“For Arabs and for the Middle East, speaking Arabic is what defines being Pan-Arabic. It’s not what skin color you are, or what country you’re from,” says Bayyari. “Everybody speaks this language, from North Africa to the Middle East to the Arabian Peninsula. One of the biggest things we lack in this country is an understanding of the history of these regions. It’s much different today than it was thousands of years ago. Understanding these differences will build bridges and borders linking the West to the Middle East.”
Mary Page Terlizzi ’10, who is considering a major in international politics, agrees. “I would want to focus on the Middle East, and if I were to get involved with politics in that region, I would need to communicate. You have to know the culture and the language if that’s going to be your life.”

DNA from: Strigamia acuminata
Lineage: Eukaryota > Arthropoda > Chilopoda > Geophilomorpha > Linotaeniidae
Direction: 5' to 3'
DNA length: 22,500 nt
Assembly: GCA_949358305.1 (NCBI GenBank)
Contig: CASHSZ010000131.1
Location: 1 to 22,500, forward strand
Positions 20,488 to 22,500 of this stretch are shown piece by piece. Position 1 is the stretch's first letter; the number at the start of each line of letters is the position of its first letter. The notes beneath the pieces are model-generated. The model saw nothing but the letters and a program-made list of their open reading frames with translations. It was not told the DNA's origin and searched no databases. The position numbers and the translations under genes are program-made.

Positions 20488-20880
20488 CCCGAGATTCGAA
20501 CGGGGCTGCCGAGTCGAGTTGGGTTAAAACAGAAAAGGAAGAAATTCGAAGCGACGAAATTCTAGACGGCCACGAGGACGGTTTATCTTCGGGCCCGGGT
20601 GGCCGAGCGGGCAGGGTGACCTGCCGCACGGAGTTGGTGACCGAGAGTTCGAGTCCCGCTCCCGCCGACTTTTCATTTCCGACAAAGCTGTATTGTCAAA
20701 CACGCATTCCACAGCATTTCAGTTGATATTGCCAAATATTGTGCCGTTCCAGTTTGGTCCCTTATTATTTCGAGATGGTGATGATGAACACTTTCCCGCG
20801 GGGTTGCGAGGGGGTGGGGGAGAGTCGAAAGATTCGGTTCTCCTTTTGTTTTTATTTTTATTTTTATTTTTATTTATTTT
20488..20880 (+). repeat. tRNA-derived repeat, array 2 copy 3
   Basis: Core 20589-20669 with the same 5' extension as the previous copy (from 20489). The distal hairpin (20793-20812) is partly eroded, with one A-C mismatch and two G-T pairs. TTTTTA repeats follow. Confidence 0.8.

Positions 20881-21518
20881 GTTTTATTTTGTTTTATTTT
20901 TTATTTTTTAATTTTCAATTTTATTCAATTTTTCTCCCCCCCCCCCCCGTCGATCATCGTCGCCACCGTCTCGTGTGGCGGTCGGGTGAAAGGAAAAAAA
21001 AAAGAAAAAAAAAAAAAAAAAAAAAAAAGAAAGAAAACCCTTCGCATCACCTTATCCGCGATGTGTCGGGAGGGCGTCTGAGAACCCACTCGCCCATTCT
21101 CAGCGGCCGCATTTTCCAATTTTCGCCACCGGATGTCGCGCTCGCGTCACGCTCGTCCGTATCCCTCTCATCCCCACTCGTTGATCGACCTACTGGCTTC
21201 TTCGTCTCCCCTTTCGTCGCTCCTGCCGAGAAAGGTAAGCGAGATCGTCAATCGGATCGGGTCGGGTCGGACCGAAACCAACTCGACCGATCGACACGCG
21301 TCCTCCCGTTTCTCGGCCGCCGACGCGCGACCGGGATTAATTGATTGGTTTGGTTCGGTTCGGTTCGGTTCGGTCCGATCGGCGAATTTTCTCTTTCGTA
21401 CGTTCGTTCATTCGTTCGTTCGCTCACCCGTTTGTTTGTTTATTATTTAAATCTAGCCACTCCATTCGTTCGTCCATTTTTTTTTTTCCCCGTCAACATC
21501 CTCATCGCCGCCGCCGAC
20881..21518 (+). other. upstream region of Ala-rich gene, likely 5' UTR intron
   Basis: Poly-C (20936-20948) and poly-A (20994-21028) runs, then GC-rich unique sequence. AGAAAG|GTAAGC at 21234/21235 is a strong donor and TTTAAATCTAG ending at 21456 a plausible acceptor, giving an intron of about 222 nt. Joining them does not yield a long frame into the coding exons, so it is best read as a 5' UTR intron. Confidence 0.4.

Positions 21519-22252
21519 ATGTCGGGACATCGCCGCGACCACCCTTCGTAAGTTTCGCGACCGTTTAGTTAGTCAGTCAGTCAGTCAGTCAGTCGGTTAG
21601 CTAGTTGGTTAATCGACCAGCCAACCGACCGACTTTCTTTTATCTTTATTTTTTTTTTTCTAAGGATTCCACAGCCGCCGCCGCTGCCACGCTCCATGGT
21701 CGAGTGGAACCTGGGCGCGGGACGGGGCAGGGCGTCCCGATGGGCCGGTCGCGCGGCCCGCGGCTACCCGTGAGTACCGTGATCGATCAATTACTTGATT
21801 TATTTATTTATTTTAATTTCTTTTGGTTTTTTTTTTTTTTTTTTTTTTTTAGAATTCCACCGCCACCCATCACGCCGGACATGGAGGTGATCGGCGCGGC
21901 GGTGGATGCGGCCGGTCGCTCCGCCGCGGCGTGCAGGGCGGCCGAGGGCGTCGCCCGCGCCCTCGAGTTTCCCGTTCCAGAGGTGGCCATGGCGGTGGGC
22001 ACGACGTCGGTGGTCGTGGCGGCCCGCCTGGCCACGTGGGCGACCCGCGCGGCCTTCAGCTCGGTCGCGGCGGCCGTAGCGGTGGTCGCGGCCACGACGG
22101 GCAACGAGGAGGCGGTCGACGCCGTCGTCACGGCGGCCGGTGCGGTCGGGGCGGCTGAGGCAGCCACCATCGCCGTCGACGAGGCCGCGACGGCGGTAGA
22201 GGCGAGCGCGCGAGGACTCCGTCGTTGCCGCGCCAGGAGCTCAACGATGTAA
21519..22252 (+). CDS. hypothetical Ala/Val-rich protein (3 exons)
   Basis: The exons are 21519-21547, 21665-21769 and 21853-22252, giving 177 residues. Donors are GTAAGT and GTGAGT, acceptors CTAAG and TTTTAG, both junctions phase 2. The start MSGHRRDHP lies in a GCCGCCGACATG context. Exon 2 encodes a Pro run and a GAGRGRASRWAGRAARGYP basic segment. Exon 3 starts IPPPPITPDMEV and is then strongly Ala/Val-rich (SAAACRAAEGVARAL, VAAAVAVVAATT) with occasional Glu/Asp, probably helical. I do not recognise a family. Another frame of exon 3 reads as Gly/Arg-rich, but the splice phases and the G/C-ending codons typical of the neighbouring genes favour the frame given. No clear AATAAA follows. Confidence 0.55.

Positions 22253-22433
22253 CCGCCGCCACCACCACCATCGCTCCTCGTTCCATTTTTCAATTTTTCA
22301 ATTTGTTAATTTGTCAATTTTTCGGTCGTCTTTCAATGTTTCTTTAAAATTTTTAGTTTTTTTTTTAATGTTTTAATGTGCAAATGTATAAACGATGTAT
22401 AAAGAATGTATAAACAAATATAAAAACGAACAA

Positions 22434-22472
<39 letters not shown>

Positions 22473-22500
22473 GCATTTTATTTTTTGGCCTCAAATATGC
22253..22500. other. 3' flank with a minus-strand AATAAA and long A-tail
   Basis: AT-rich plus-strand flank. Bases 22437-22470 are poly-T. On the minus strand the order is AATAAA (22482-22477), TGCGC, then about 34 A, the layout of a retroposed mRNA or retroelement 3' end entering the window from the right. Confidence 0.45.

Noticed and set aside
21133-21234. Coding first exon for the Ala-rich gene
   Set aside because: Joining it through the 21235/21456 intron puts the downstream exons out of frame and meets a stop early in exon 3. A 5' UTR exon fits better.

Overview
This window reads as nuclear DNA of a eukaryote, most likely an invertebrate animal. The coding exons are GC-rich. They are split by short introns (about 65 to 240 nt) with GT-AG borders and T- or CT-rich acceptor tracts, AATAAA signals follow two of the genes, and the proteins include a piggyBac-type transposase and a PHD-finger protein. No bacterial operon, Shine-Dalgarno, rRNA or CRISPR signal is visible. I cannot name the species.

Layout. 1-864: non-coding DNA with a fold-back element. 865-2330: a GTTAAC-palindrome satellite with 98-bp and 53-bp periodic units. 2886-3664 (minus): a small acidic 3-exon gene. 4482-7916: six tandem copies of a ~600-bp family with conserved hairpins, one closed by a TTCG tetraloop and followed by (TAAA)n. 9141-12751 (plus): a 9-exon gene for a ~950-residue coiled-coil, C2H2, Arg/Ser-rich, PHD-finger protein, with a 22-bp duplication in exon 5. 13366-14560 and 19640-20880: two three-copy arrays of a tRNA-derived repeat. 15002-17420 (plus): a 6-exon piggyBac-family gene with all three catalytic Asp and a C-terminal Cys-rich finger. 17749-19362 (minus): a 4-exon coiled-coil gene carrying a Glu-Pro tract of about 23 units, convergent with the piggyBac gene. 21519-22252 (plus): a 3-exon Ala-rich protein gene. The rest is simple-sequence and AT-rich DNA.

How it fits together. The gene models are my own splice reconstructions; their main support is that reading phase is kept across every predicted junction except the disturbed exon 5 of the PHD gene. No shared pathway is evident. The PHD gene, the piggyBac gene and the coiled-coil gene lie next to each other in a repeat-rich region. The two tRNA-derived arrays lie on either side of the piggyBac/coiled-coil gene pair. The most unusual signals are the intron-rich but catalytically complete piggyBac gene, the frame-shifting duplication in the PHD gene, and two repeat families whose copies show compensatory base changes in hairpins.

Marjorie Witt Johnson’s life and work as a pioneering dance educator was celebrated during Black History Month with the staging of the biographical dance drama Daughter of a Buffalo Soldier. Co-created, directed, and choreographed by Dianne McIntyre and Michael Medcalf, the piece was performed in Warner Main Space by dancers and actors from the Cleveland Contemporary Dance Theatre and six Oberlin students.
Daughter of a Buffalo Soldier had its world premier at Cleveland’s Karamu House theater in 2005, where Johnson ’35 had joined founders Russell and Rowena Woodham-Jelliff ’14 after her own graduation. There she helped introduce modern dance to black youth. Known as the Karamu Dancers, the Cleveland troupe eventually made its way to the 1940 World’s Fair in New York.
“From the company Marjorie formed, so many other people became interested in modern dance, and many of them became teachers,” says McIntyre, who worked extensively with Johnson during the creation of Buffalo Soldier. “Even into her 80s she was teaching and bringing dance into schools. Although not everyone who studied with her become a dancer, their self-esteem was greatly improved.”